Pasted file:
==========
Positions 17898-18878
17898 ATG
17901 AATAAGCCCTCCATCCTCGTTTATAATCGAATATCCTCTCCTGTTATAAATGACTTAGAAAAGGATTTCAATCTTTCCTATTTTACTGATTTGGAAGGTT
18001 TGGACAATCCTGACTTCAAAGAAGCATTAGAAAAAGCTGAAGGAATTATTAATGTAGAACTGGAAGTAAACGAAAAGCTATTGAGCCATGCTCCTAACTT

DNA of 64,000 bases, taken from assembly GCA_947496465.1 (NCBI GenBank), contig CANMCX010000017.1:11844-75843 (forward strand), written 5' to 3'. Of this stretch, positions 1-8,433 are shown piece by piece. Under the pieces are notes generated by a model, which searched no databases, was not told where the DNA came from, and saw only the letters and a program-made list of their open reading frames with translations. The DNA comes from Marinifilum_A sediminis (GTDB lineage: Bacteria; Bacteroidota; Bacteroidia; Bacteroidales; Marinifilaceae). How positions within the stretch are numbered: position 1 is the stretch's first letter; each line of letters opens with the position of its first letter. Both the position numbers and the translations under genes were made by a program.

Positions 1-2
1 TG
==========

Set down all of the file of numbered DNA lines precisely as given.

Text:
Positions 17898-18878
17898 ATG
17901 AATAAGCCCTCCATCCTCGTTTATAATCGAATATCCTCTCCTGTTATAAATGACTTAGAAAAGGATTTCAATCTTTCCTATTTTACTGATTTGGAAGGTT
18001 TGGACAATCCTGACTTCAAAGAAGCATTAGAAAAAGCTGAAGGAATTATTAATGTAGAACTGGAAGTAAACGAAAAGCTATTGAGCCATGCTCCTAACTT

DNA of 64,000 bases, taken from assembly GCA_947496465.1 (NCBI GenBank), contig CANMCX010000017.1:11844-75843 (forward strand), written 5' to 3'. Of this stretch, positions 1-8,433 are shown piece by piece. Under the pieces are notes generated by a model, which searched no databases, was not told where the DNA came from, and saw only the letters and a program-made list of their open reading frames with translations. The DNA comes from Marinifilum_A sediminis (GTDB lineage: Bacteria; Bacteroidota; Bacteroidia; Bacteroidales; Marinifilaceae). How positions within the stretch are numbered: position 1 is the stretch's first letter; each line of letters opens with the position of its first letter. Both the position numbers and the translations under genes were made by a program.

Positions 1-2
1 TG